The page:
Nominated for the 1992 Golden Palm at the Cannes Film Festival, Pulitzer Prize and Oscar winning writer Horton Foote adapted John Steinbeck’s 1937 classic novella Of Mice and Men for the second and far superior cinematic interpretation from director/producer/star Gary Sinise. As he notes on the DVD, Sinise, who had first seen the play as a 16 year old at the renowned Minneapolis Guthrie Theatre, acquired the rights from Elaine Steinbeck while performing in the Broadway version of The Grapes of Wrath. After a breakneck year of planning, including solidifying the script which was approved on the spot by MGM studios, production was underway.
Having taken part in the play twelve years earlier at the Steppenwolf Theatre, Sinise once again tackled the role of the protective George Milton. In one of his smartest moves as a filmmaker, Sinise reunited with his Mice costar John Malkovich for his pitch-perfect characterization of the mentally challenged Lennie Small in the heartbreaking tale of two close friends who travel together during the Great Depression while working on California ranches as they try to save enough money to buy their own farm and secure a piece of the American dream.
Nearly as vital and timely as it was in its first printing given the state of our questionable economy with frequent discussion of recession, Sinise’s film has also stood the test of time with its painstaking attention to detail in bringing Steinbeck’s vision to life. And perhaps it's even more accessible thanks to Foote’s augmentation of his lean and muscular writing by adding more emotion to the tale in order to enrich Steinbeck’s theme of loneliness.
In addition to being controversial for conclusions made regarding disabled individuals such as Lennie, Steinbeck’s novel also caused a feminist outcry as female sexuality leads to the men’s undoing, in the form of the flirtatious wife of their boss Curley (Casey Siemaszko). However, in the 1992 version both of these oft debated characterizations are deepened without losing any of Steinbeck’s intent. In the DVD interview, Sinise argued that one of the most important things he wanted to address in the movie was the treatment of Curley’s wife by humanizing the woman (played by the lovely Sherilyn Fenn) and emphasizing her loneliness being the only woman on the ranch without a sole to talk to. In doing so, he considerably plays up audience sympathy as opposed to the book’s depiction of her as a dangerous, aggressive symbolic villain. In addition, as Sinise shared, this change of developing Curley’s wife into a fully realized character makes the film’s memorably shocking ending all the more tragic and in my view, makes her yet another one of the many lonely outcasts that populate Steinbeck’s world, inviting the audience to draw greater parallels between her character as well as the others, especially Lennie who is painted as the ultimate outsider, given his childlike innocence that’s contrasted with his dangerous strength and overwhelming size.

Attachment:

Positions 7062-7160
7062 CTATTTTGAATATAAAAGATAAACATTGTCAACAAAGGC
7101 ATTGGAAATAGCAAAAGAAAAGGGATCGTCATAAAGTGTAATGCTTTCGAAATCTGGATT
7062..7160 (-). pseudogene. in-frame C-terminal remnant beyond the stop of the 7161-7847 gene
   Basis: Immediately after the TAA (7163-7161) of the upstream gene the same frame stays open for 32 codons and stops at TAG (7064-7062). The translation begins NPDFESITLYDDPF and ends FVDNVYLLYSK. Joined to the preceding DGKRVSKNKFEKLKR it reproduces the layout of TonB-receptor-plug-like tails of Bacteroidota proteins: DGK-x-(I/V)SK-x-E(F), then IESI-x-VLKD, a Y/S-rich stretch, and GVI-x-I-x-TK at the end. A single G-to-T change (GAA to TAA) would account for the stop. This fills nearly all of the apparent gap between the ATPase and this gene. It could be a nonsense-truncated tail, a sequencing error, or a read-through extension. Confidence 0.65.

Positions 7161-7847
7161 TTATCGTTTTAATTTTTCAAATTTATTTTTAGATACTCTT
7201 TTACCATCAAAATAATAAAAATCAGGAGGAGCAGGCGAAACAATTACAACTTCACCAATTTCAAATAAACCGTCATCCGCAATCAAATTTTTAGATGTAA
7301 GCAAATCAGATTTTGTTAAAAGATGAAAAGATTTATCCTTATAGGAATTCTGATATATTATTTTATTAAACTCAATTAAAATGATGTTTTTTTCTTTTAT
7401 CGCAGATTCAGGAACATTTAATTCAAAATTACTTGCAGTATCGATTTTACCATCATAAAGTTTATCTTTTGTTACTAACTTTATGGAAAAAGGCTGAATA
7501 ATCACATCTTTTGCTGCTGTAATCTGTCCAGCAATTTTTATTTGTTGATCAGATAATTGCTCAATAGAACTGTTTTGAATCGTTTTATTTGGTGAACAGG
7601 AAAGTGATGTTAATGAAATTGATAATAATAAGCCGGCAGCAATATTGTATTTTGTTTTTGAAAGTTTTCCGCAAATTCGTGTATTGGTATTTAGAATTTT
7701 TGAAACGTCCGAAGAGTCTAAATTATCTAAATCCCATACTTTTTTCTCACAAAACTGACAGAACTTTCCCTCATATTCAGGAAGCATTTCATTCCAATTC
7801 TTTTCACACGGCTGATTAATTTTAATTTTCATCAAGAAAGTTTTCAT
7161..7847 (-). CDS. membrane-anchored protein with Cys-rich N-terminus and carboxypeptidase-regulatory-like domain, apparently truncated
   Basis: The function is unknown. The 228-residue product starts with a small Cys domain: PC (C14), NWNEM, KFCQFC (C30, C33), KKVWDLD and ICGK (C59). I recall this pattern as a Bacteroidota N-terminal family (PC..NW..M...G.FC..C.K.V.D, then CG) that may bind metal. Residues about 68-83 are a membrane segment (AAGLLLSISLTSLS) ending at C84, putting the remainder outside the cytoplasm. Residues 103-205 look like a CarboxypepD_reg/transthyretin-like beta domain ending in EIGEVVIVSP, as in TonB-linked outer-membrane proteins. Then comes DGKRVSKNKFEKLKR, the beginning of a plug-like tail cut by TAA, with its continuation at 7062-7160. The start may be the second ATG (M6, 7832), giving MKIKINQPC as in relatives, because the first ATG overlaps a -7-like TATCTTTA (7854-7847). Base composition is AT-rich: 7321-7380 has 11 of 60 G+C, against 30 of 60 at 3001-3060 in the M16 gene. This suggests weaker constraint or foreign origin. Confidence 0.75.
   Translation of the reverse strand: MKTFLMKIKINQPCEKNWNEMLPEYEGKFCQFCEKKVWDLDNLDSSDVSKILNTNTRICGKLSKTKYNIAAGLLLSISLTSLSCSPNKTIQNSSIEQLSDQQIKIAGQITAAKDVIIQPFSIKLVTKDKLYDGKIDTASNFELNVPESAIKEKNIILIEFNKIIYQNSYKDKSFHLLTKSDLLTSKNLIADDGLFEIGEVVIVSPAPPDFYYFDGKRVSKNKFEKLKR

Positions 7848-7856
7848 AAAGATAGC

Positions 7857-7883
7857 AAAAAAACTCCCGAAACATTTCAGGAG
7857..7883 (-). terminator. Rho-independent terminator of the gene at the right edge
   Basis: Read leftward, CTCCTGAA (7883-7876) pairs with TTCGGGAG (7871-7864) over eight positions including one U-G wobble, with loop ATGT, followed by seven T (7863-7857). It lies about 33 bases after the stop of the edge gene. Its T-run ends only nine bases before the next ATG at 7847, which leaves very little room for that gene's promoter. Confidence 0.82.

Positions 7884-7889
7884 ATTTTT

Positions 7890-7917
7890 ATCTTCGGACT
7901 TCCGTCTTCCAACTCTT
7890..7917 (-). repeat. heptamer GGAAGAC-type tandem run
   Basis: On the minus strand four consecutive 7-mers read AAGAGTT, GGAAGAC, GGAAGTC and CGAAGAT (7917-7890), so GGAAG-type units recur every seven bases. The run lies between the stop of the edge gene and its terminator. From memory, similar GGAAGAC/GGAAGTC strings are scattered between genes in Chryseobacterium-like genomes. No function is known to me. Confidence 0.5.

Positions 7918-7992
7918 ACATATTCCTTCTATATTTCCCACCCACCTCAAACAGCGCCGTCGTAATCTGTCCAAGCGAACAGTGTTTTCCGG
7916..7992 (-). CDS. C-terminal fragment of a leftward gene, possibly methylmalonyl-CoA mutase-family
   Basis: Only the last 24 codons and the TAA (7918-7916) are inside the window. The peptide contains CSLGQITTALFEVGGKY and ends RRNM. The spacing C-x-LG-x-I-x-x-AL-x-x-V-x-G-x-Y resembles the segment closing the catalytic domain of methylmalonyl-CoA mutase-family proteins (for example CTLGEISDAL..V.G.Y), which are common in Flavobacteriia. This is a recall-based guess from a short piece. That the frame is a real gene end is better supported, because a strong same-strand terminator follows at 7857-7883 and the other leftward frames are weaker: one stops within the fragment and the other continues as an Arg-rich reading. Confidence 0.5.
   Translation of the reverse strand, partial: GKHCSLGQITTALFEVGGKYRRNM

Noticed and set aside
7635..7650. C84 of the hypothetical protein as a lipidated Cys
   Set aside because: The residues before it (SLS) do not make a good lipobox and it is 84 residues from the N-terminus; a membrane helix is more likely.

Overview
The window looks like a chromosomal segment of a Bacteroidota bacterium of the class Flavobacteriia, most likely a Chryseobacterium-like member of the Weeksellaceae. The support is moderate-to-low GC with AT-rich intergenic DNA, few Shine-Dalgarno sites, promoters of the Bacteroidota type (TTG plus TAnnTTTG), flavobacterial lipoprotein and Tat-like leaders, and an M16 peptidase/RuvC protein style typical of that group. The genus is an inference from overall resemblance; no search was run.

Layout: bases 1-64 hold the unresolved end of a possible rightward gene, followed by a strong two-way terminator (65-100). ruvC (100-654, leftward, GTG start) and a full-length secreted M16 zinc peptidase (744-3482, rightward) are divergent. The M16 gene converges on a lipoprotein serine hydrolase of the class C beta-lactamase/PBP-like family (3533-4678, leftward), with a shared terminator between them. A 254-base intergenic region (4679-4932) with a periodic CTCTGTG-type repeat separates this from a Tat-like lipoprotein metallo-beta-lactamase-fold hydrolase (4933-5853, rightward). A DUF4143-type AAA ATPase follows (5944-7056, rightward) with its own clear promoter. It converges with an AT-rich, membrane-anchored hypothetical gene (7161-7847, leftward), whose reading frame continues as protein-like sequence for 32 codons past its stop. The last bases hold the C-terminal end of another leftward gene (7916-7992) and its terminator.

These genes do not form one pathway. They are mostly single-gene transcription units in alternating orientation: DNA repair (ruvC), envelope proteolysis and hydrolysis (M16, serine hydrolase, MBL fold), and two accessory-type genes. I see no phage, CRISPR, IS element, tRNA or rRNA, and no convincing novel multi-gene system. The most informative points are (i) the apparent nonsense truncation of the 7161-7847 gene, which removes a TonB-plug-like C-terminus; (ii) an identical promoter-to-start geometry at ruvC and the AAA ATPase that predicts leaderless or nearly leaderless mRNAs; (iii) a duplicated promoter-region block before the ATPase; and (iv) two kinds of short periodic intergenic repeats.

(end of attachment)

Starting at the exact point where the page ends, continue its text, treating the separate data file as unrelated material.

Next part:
While it’s Malkovich that ultimately steals the film, I was especially touched by Sinise’s characterization in depicting George in a tenderer fatherly manner, and after viewing the film a second time around, began to realize that in truth, he had the more difficult role. Not only does George serve as the negotiator of both Lennie’s optimistic fairy tale like hope for a better future and the harsh realities of the ranch but he also served as the glue in the relationships with every character in a way that had me recalling William Hurt’s underrated, similarly all-encompassing role in Children of a Lesser God. While George is nowhere near as flashy or memorable as Lennie who holds our hearts for the entire running time, it’s ultimately George who serves as the contemplative stand-in for the audience as he’s the one we’re constantly judging throughout the movie.
Seeing the two great actors working together at the peak of their careers makes Of Mice and Men all the more precious and it’s this immediate bond the two share that wins us over from the start. This relationship is definitely heightened by Foote’s script which, under the guidance of Sinise who wanted to make his own Scarecrow like “buddy movie” (for lack of a better phrase), allows the two not only to shine but invites Steinbeck fans to look even deeper into the novella. And perhaps it's this more than anything that should be the true test of the success of adapting literature in whether or not it inspires us to go back to Steinbeck’s novella to compare and contrast while appreciating the similarities and differences of each instead of just choosing one over the other. In that regard and so many others, Sinise's Of Mice and Men is an overwhelming success.